Considering how Korean culture has something of a cult following here in the Philippines, most people still haven’t really been able to enjoy Korean cuisine. For one thing, proper Hansik (the technical term for Korean food) tends to be pricey – up to the point that the average Juan dela Cruz can’t really afford it. For another, less expensive purveyors of Korean food tend to skimp on the quality of their offerings. And finally, many less expensive stalls that do pay attention to the quality and authenticity of their food tend to cater exclusively to SoKor expatriates (and, aye, there are many of them) living in the Philippines – hence, alas, menus that are strictly in Hanggul.
Fortunately, if one should be so patient and so intrepid as to actually keep a lookout for reasonable alternatives, a good proper Korean meal may be had in the heart of Makati: namely through Korean House.
Korean House is a small stall at the Galleon Food Avenue along Paseo de Roxas where it’s hemmed in between one selling garlic-infused viands served sizzling-hot on cast-iron plates and another stall selling standard-issue rice meals. Its aesthetic is totally minimalist: pure white walls and counters, its signage pretty much multi-colored line-art. Its menu is presented as a set of pictures printed in full color on tarp with their names and prices. And, speaking of the prices, it comes as a shock to many people that you can actually get an excellent meal for about P 100.00 (around US$ 2.28 at today’s rate) or even less.
One of my favorite Korean House meals is the chicken-kas with rice. Essentially a Korean version (dak kaesu) of the Japanese dish torikatsu (breaded and deep-fried chicken cutlets), the deep-fried chicken is perfectly crunchy on the outside and tenderly meaty within. Instead of the Bulldog sauce used on its Nihonjin counterpart, the cutlet gets ladled over with a moreish brown sauce – more like proper chicken gravy – made with chicken broth, a bit of tinned pineapple, mushrooms, buttery-tasting garlic cloves, and takuan (sweet-pickled daikon radish). A drizzle of mayonnaise finishes it off as it’s served with rice and a cold cucumber and corn salad. Paired with the sauce, the already-tasty fowl gets even better and carries off lashings of rice. The sweet flavors of the salad along with its crunchy texture make the meal more interesting.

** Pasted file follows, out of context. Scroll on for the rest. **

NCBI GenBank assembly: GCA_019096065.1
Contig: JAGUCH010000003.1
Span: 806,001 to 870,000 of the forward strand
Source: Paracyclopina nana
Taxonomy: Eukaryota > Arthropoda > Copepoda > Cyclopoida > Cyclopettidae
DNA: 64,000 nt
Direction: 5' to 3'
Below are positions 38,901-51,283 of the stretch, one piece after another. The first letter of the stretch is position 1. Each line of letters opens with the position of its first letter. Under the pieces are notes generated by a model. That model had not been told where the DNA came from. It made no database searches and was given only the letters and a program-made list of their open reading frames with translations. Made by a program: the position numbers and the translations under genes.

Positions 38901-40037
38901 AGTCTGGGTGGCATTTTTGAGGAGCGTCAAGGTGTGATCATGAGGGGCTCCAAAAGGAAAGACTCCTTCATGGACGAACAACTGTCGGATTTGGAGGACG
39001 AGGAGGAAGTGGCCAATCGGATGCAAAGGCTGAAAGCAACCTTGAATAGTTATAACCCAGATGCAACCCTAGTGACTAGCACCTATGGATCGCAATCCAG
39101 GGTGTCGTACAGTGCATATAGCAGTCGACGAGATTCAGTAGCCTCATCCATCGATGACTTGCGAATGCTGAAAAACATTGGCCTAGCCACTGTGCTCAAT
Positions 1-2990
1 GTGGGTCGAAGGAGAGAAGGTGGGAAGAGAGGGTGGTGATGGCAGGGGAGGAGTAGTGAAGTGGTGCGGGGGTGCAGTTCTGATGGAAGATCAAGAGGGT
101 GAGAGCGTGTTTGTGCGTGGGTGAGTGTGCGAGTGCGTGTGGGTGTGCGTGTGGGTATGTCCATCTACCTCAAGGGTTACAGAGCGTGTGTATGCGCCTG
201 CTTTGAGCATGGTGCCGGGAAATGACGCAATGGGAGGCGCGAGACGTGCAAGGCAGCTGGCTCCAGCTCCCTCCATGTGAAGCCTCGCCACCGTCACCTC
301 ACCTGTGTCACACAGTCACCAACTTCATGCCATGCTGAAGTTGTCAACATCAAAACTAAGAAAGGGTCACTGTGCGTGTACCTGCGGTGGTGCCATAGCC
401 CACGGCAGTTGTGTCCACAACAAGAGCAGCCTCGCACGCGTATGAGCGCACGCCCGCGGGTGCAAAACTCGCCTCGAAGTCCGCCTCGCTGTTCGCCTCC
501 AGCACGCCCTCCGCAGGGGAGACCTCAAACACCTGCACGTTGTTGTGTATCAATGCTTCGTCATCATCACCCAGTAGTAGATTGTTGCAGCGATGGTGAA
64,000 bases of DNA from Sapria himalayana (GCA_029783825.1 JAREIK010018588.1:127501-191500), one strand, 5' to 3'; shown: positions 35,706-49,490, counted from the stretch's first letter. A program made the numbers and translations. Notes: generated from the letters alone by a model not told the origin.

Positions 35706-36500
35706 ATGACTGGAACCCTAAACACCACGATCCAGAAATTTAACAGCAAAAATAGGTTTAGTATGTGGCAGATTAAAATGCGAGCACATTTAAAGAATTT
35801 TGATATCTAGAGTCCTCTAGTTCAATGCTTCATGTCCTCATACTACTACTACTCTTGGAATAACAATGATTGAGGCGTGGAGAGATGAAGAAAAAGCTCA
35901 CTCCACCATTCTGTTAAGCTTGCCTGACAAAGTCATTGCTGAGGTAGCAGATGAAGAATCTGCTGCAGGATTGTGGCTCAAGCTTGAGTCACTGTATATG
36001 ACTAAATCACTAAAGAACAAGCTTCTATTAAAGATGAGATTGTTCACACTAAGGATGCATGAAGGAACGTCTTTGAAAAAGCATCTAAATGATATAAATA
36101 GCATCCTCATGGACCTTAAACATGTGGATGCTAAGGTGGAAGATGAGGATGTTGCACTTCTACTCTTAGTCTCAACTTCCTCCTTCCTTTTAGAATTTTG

Korean House also does a tonkatsu version – the donkas (donkaesu) with rice – but I don’t find it as appealing.
If your budget is a bit on the tight side, the savory pancake meals may appeal to you. Seafood pancakes (pa jeon) go for P 60.00 each; P 70.00 if you throw in a cup of rice.
As far as pa jeon are concerned, I can’t help but compare KH’s to those of Kaya, one of my regular Korean go-to points. Where Kaya’s pancakes were rather thinnish, the ones at KH were thicker. Plus, Kaya’s pa jeon has more in the way of toppings (chopped leeks and squid). But for sixty bucks, who am I to complain? Besides, KH’s dipping sauce – a tasty mix of soy, sesame oil and seeds, a bit of garlic, and a hint of chili – wins hands down.
KH also does kimchi pancakes (kimchi-jeon; P 50.00 each) for vegetarians or hard-core chili fiends out for some face-slappingly hot food.
And finally, we have Korean House’s version of bibimbap (P100.00). The thing about the bibimbap is that it’s served hot in a metal bowl – something that most food-court Korean joints don’t do as they serve theirs in plastic. For some odd reason, it seems to make even the most mediocre components of the dish taste better.
The KH bibimbap features a healthy mix of beef shreds, shredded carrot and cabbage, blanched beansprouts, sliced cucumber and zucchini, and an egg fried over-easy (the yolk was, happily enough, still good and runny) on top of hot rice. Sesame seeds are sprinkled over and a generous dollop of kochujang – the incendiary Korean red-pepper ketchup – finishes this one off – and, boy, does it make this thing hot! It’s all good, though: the veg is all fresh, the rice cooked to the right temperature and texture, the beef adding a sweet/savory counterpoint to the spicy sauce.
KH also sells mandu – Korean dumplings, rather like gyoza or siu mai – and three kinds of kimbap (maki-style rice rolls). All meals come with the soup of the day (the spicy one with leeks is worth watching out for) and the side of the day (sampled so far: kimchi, cucumber salad, and potato salad).
Korean House – Galleon Food Avenue, Ground Floor – BA Lepanto Bldg., Paseo de Roxas, Salcedo Village, Makati